Home opens: When untidy people are forced to be tidy

If you know who Paula Abdul and MC Skat Kat are, you would be across their hypothesis that opposites attract.

A few thoughts on why I think it’s flawed:

  • If my partner likes it quiet and I like to shout, I’m really not sure that when we got together it would, indeed, just all work out.
  • If I’ve got the money and he’s always broke, or that fact that I don’t like cigarettes and he liked to smoke are, to me, red flags.

However, one line of that song is pretty typical of many couplings: ‘She likes it neat, and he makes a mess’.

The Mister and I were exactly this – but the opposite.

I hate to admit this, but he was reasonably tidy and organised with housekeeping, while I took a slightly more unorthodox approach.

For people who both worked full-time, we did the best we can… I mean, I did the best I could.

Our one and only possession bought together – the house – is up for sale.

But before we got to the point of having our now-pristine home open for inspection, we had to set aside half our Christmas holidays to actually get the place looking that way.

To say it was tough would be a terrible, terrible understatement. But for someone like me, who uses a floordrobe daily, it was a special kind of hell.

One thing I pretend I like to do is tidying out my closet.

Mum used to try and silverline the epic task for me by saying in order to make room for new stuff, you need to chuck old stuff out.

It was an exciting prospect, new clothes. Because clearly that meant a new look, which meant a new me, a new body, and therefore a whole new life. Right?

I was staring at my closet, which has mirrored sliding doors, so I was really just staring at myself with so much dread at what I had to do.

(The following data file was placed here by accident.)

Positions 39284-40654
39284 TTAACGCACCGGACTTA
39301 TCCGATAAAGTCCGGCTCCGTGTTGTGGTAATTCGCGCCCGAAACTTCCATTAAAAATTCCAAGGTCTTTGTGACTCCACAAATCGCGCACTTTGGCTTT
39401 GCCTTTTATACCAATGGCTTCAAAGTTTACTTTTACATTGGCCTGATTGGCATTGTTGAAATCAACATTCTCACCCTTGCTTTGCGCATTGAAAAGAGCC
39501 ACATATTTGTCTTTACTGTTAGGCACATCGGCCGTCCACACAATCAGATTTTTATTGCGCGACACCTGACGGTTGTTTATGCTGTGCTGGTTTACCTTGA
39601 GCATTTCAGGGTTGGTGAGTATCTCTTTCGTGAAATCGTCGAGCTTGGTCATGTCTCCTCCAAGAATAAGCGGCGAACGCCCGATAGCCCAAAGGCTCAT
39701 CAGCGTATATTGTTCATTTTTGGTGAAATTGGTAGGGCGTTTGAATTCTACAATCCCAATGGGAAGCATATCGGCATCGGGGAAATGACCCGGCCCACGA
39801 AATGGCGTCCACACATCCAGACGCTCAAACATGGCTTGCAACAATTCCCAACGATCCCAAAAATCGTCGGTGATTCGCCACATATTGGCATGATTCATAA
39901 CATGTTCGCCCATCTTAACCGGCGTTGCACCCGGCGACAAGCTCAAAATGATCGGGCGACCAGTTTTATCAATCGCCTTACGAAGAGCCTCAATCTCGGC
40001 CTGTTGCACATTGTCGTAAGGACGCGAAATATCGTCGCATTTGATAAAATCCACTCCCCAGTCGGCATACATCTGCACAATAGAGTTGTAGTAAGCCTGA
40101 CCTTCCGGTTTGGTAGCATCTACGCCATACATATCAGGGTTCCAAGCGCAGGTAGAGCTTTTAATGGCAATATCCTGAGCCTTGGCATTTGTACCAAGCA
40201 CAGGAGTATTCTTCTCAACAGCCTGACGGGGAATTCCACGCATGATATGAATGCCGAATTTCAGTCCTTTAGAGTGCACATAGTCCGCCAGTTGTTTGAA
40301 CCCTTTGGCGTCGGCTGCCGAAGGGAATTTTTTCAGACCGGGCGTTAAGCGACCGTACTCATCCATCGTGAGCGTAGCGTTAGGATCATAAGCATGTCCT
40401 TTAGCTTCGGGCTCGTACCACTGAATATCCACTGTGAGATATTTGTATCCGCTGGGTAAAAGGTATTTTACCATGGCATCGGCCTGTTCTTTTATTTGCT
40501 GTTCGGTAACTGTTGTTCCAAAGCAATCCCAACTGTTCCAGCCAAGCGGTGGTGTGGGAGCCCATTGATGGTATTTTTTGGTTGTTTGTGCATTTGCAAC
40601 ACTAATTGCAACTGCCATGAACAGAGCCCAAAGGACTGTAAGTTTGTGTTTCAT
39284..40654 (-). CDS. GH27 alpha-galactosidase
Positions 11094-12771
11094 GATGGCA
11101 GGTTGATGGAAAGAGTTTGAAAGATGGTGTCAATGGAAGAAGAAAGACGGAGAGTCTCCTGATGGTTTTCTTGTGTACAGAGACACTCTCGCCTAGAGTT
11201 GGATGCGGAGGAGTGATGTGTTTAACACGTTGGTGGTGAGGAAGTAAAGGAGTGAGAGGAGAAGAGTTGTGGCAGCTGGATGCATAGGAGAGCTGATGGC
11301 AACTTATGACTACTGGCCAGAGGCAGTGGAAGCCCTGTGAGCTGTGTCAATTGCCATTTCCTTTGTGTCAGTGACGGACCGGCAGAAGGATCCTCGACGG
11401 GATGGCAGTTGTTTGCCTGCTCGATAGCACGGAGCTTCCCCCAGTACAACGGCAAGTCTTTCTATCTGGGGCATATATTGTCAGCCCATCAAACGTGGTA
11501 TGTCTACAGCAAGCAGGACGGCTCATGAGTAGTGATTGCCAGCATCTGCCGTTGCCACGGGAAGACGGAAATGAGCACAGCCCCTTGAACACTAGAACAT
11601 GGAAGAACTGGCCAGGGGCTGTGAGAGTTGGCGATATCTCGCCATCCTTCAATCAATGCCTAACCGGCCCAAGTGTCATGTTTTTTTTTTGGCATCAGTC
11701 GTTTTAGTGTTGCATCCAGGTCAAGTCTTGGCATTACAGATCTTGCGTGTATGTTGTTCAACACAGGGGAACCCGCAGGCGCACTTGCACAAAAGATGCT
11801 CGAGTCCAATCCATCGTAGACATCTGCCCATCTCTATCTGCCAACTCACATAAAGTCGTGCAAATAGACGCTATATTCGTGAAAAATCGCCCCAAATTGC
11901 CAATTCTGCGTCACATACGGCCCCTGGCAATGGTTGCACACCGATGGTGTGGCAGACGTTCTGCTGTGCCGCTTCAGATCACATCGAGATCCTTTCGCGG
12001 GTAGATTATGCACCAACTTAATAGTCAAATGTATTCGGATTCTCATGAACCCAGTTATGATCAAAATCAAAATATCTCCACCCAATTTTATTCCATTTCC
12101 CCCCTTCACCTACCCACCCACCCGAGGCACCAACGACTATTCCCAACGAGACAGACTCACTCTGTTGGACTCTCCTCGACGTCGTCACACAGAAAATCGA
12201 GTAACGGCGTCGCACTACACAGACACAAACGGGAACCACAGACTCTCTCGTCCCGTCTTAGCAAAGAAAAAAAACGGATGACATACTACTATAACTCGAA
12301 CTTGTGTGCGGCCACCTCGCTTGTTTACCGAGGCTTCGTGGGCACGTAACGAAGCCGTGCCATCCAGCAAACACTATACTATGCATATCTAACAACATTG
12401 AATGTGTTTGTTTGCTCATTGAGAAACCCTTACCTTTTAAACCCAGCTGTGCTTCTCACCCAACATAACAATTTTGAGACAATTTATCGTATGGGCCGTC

I started by flicking through each thing hanging up.

I decide I still need everything, including a gold sequinned dress I wore once in Las Vegas three years ago.

I rolled the sliding door shut, but it got stuck on a shoe so I just left it half-open.

I then opened the drawers of my two dressers.

I relegate a couple of old singlets to the ‘shit clothes’ drawer (you know, the stuff you wear to the gym or, let’s be honest, bed)

I then close all the drawers.

I then made myself a cup of tea and congratulated myself on being so organised.

But something was bothering me.

These things were almost representing how I was feeling about this whole breaking up scenario – it looks tidy and pulled-together, but really, behind the exterior, it was a big ol’ mess.

I downed my tea.

I put on some heavy metal.

I tied my hair up.

I put on pants.

My new attitude was simple – this wasn’t about me. This was about selling the house so The Mister and I could both just move on.

This was about my future just as much as it was also about showing complete strangers that this wardrobe was perfect for their storage needs. And you can’t show great storage if clothes and handbags are just thrown at drawers or over chairs, right?

I reopened the sliding mirrored door. It almost gleamed with optimism. I was going the full Kondo.

Ten minutes into it and about a three-quarter way into ‘The God that Failed’, I was at that point of tidying a closet – the point of no return.

You know what that point is, it’s where the majority of your t-shirts, singlets, jeans, leggings, handbags, belts, Christmas wrapping paper, scarves, Life of Brian collector dolls, coir baskets, bangles and a lazy, unhelpful cat are all laid out on the floor.

But, like finding yourself 100kms – the halfway point – into the drive between Coolgardie and Southern Cross, you just have to stop crying and keep going.

However, I couldn’t just be gung-ho about this.

And for someone who has pack-rat tendencies, I can also be a complete tick-the-box lover of due process.

I picked up every single piece of clothing and imagined every single situation in which I might wear it and what outfits could pair with it.

Some things, like having two pairs of brown denim-look leggings were easy to ditch. Others, like a dark red, cream and black raw silk Edmiston dress with a peacock on it, were not.